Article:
Thursday, April 5, 2012

E is for everything is relative

I went out to lunch the other day with my law school friend Sally. She told me that a secretary at her firm recently became engaged to and married a Jordanian after a whirlwind courtship of a few months.

After my initial shock (exact words: She's seen the Sally Field movie, right?) Sally and I discussed the various complications that come from marrying someone in an entirely different legal system.

No domestic abuse laws.

The possibility of unilateral divorce.

He can stop her from leaving the country with a court order. He can take another wife without her permission if he has a court order. (By the by, do you know how easy it is to get a court order in America? Pretty damn easy.)

The custody of their children will be determined by the gender and ages of the children -- not a "best interests" analysis.

And the U.S. State Department's official position on marrying a Jordanian in Jordan? "We can't do anything to help you if things go south. So don't ask."

Sally took her friend out to lunch and tried to explain these things to her -- that no matter how great a guy seems initially, even in America divorces generally involve pulling out all the stops to hurt the other party. Why on earth would you agree to the possibility of divorce in Jordan after seeing the Sally Field movie?

Finally the secretary looked at Sally and said, "Fine. Is there a possibility I'll go over there and wind up in some kind of basement dungeon? Sure. But he's my soul mate."

(Question for the peanut gallery: What percentage of possibility of ending up in a dungeon would you be willing to accept for true love? Because mine and Sally's is zero percent.)

Things are getting rough in the New Denver dating scene if girls are running off to the Middle East to get hitched.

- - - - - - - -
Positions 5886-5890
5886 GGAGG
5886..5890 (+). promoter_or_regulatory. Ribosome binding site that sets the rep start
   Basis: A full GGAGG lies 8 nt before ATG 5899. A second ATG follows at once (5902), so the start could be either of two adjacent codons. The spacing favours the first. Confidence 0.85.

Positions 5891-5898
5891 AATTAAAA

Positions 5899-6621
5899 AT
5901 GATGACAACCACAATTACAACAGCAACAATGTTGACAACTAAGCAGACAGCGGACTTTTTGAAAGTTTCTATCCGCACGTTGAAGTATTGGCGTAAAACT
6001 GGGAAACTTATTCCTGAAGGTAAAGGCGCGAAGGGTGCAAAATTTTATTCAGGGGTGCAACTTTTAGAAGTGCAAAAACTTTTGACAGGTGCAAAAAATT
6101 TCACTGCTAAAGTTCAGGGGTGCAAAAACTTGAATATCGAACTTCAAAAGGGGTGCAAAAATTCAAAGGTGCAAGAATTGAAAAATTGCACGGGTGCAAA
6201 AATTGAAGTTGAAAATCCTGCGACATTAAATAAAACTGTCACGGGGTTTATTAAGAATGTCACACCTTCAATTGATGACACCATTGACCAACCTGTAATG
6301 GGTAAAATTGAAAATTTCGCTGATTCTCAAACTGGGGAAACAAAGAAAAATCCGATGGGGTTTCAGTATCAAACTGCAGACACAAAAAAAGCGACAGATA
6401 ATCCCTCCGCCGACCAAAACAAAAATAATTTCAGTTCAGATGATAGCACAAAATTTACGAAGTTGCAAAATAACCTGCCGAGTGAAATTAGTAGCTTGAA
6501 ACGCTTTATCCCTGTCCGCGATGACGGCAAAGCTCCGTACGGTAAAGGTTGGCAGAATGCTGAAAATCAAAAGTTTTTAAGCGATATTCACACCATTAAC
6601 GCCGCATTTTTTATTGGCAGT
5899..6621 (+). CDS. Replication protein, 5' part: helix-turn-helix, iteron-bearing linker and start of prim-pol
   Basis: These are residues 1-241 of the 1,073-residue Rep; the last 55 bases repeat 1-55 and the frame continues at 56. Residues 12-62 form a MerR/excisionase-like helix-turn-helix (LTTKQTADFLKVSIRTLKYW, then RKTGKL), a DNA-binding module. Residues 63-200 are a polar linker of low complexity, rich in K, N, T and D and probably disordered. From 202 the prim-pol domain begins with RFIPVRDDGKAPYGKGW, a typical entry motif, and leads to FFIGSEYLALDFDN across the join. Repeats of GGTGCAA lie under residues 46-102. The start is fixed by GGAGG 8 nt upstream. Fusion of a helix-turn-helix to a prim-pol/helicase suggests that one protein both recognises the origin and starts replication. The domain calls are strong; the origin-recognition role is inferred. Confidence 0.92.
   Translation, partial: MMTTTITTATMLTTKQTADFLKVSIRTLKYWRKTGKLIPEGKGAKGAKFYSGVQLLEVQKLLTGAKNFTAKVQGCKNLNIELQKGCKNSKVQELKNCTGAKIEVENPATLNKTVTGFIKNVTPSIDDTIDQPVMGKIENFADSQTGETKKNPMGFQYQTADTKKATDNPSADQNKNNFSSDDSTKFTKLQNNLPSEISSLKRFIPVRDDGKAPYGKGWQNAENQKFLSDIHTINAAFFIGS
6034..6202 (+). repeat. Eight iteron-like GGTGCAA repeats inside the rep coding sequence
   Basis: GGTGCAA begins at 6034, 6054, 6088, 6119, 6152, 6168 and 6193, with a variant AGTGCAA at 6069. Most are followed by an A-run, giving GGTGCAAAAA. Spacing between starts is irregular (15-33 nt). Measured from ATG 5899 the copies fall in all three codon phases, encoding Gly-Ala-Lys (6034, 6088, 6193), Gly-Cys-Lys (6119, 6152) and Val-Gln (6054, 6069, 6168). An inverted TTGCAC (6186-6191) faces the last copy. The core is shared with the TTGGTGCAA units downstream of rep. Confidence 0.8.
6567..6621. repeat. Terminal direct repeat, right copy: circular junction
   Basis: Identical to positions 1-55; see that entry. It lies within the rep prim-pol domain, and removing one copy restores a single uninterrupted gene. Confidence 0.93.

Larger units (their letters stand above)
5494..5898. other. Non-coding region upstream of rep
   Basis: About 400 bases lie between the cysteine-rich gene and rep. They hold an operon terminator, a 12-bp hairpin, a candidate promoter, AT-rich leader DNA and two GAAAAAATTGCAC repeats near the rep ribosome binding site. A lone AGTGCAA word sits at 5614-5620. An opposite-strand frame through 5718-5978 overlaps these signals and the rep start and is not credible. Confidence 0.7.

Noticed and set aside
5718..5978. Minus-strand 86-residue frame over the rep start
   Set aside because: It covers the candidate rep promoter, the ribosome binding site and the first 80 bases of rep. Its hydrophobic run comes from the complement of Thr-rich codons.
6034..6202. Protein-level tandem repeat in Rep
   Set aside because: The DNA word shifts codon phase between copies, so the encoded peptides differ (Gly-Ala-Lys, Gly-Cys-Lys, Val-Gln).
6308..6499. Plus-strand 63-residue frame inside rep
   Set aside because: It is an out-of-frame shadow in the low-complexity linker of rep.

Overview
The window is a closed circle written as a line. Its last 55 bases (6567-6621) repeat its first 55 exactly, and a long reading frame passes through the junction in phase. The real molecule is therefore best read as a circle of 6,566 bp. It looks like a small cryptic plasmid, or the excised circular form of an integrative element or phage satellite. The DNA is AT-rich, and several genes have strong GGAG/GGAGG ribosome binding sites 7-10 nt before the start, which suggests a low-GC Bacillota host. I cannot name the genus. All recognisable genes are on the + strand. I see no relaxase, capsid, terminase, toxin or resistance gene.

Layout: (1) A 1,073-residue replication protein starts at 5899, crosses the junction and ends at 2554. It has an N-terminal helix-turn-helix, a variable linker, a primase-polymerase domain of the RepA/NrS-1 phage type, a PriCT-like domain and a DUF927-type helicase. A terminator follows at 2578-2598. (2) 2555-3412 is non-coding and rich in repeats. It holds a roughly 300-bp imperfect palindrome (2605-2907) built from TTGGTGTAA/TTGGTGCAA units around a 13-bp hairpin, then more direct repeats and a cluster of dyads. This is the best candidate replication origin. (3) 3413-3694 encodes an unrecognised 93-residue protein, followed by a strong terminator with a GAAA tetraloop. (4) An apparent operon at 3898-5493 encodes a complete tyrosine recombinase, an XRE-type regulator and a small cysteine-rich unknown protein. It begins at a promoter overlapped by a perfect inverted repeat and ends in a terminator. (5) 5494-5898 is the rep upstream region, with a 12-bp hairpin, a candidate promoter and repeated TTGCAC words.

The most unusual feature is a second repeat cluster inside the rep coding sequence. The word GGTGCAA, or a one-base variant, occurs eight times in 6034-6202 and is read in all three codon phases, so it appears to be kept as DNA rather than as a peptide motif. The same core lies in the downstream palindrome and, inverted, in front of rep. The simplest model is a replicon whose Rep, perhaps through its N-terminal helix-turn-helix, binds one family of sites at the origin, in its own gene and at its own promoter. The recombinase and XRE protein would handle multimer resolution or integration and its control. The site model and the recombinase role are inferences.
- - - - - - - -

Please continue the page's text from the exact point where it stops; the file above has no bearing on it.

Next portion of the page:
But then again, I already knew that.

The day after lunch with Sally, I got notice of my 10 year high school reunion.  Activities include a "family picnic" and "family 5K fun run."

Do you think they emphasized the family enough? 

(I mean, that's not enough pressure to put "dungeon" back on the table, but you could see where a girl might start getting desperate.)


  1. That wouldn't be my situation given I'm too opiniated and prone to fits of emasculating. So, no Jordanian or Middle Eastern love interest in my love interest at all as it seems lol!!

    But if this woman is willing, then I can only hope that she's going in this with eyes wide open and tough skin for the difference in life to come.

  2. If the woman is aware of the serious legal and cultural differences and is still comfortable with her decision to head over there and get married, then good luck to her.

    The Sally Field movie haunts me and I didn't even see the whole thing.

  3. LOVE the title of your blog. It made me laugh out loud.

    NO AMOUNT of love is worth the risk of life in a dungeon. This girl is NOT living in reality. She OBVIOUSLY did not see the movie. YIKES! I wish her luck. Maybe he's the one that will break the stereo-type and be a really good guy, or maybe not.

    Happy A to Z-ing!

  4. No, I just couldn't live with the possibility of ending up in a dungeon. Definite deal breaker there I'm afraid.

  5. I'm attending that very reunion. We'll loan you our baby girl if you want--then you can tell people one of a variety of interesting stories:

    (1) You escaped from your Jordanian dungeon with your baby strapped onto your leg;
    (2) You're not sure who the father is, but he's definitely in attendance at the reunion;
    (3) You decided to adopt as a single parent after loving having a puppy so much;
    (4) Your husband couldn't come since he's currently helping the Russians escape from the international space station before heading out to nuke an incoming, species-killing asteroid.

    Let me know what you think...

  6. That story reminds me of the Will & Grace episode were Grace dates a convict. Will asks "Has it really come to this?" and I kinda want to say that to secretary.

    And if you feel uneasy about your reunion, when you get there, just tell everyone you invited post-its.

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  8. Um. Wow.
    Yeah, I'm sorry. No "soulmate" is worth that.

    Thanks for sharing! I look forward to more A to Z goodness.

  9. The title of your blog really caught my attention...LOVE IT!

  10. Hopefully she will get cold feet before it's finalized. He can't fully escape his culture and his upbringing even if he lived in America; I can't imagine what it'd be like in his native land. Oh poor girl!
    I also like your blog, and I liked the informative post about women in film representing the population etc. . .